Originally Posted by jojo
In 5300 defensive innings at third base (approximately 4 and a half seasons worth of playing time), UZR rates Figgins as a +8.8 UZR/150 glove while Dewans graded him out as a +4.5 glove. I call that excellent defense and it's likely most people would be comfortable with such a characterization.
At least the argument has shifted from the incorrect assertion that Figgins was overpaid based upon being a one year wonder.
Figgins projected to be something like a 3.5 WAR player coming into the 2010 season based upon his entire body of work up to that point. Given normal regression, that would mean that Figgins might be expected to track something like:
Given the market at the time, the Ms paid him like he would be expected to be a 2 WAR player across the board. So a week before they added Cliff Lee, the Ms signed a very versatile position player who to that point had exhibited significantly above average on base skills (OBP =.363) and had been an above average position player for his entire career as an Angel. He was coming off of a career year, yet they signed him to a contract that essentially regressed him to a league average player. Frankly there wasn't a player on the free agent market that appeared to be a better fit for their roster or really for Safeco.
His contract significantly regressed his 2009 performance (and frankly his trueskill to that point in his career). I don't think a single person has argued that he shouldn't have been expected to decline with age-certainly it would be a mischaracterization of my position to suggest I've made such an argument. Again, no one expected him to walk off a cliff during his first April as an Mariner especially since speed tends to age much better than other tools.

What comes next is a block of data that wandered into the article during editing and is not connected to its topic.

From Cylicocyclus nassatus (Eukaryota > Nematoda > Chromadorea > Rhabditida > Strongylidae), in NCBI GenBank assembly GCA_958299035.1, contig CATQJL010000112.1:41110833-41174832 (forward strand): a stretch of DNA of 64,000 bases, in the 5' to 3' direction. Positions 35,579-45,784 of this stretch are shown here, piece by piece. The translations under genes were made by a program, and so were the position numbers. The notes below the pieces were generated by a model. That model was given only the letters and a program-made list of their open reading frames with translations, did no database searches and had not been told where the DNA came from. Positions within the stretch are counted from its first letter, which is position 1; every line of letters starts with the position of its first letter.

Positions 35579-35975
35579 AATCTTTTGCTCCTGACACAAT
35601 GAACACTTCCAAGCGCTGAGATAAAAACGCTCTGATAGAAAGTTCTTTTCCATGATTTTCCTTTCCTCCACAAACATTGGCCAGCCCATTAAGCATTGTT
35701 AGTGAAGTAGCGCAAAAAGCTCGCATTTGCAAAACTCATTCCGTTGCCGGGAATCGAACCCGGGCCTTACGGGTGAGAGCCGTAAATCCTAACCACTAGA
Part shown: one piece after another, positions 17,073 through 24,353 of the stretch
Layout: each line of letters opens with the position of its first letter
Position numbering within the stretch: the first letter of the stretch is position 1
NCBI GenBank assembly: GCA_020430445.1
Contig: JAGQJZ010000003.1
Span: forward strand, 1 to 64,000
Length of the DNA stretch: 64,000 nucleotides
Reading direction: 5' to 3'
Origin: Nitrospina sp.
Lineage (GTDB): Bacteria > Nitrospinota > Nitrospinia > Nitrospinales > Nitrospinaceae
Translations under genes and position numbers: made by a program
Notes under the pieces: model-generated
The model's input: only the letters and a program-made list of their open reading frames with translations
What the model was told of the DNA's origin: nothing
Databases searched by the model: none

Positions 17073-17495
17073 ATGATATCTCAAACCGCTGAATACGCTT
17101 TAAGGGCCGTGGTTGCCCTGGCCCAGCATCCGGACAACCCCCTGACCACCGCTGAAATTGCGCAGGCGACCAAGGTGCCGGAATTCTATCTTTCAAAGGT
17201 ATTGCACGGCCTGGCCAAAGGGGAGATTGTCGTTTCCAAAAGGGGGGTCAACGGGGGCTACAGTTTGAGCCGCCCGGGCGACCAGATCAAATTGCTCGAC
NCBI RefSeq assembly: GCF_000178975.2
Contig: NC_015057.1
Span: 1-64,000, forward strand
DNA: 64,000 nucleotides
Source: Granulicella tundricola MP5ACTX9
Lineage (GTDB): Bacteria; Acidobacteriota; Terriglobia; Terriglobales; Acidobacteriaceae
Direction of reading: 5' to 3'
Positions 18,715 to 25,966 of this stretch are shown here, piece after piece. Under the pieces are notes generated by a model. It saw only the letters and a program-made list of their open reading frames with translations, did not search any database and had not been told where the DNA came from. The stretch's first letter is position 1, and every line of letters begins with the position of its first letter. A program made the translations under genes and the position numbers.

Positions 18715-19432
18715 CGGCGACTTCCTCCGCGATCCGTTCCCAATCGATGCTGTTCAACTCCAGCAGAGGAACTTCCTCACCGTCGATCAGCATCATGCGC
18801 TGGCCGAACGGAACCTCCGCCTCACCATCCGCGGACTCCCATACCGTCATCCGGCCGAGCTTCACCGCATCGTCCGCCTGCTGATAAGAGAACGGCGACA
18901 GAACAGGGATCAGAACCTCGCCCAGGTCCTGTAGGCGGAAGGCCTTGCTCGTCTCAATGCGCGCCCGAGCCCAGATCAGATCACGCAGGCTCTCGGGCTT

I think you've constructed a narrative about Seattle and have used hindsight concerning Figgins to construct a conclusion consistent with your narrative.
Would I have preferred that the Ms had signed Matt Holliday that off season? Well sure-especially with hindsight. The Ms had about $20-25M to spend that off season and they chose to spend $17M of it on 1) player whose on base skills were badly needed at the top of their lineup and whose versatility was badly needed on their roster (Figgins; $9M) and 2) on a player who was the best left-handed pitcher in baseball (Cliff Lee; $8M). This all with the backdrop of them working out an extension for King Felix, one of the best right-handed pitchers in baseball, that offseason as well. Besides, Matt Holliday was not coming to Seattle even if the Ms matched the $17M/yr that the Cards gave him.
Was Figgins a colossal flop? That is obvious. Not a single person has argued otherwise. Should anyone argue three years later that they knew it was going to turn out this way? Equally obvious, the answer to that is no.
But aren't post mortem's on signings important to learning? Maybe this discussion isn't so much about "I told you so" as it is "what can we learn from this flop." At least that's what I see. Some want to make it into that old RZ favorite, which has even been debated, in "I called it" and "no you didn't," "yes I did," "no you didn't." Fun.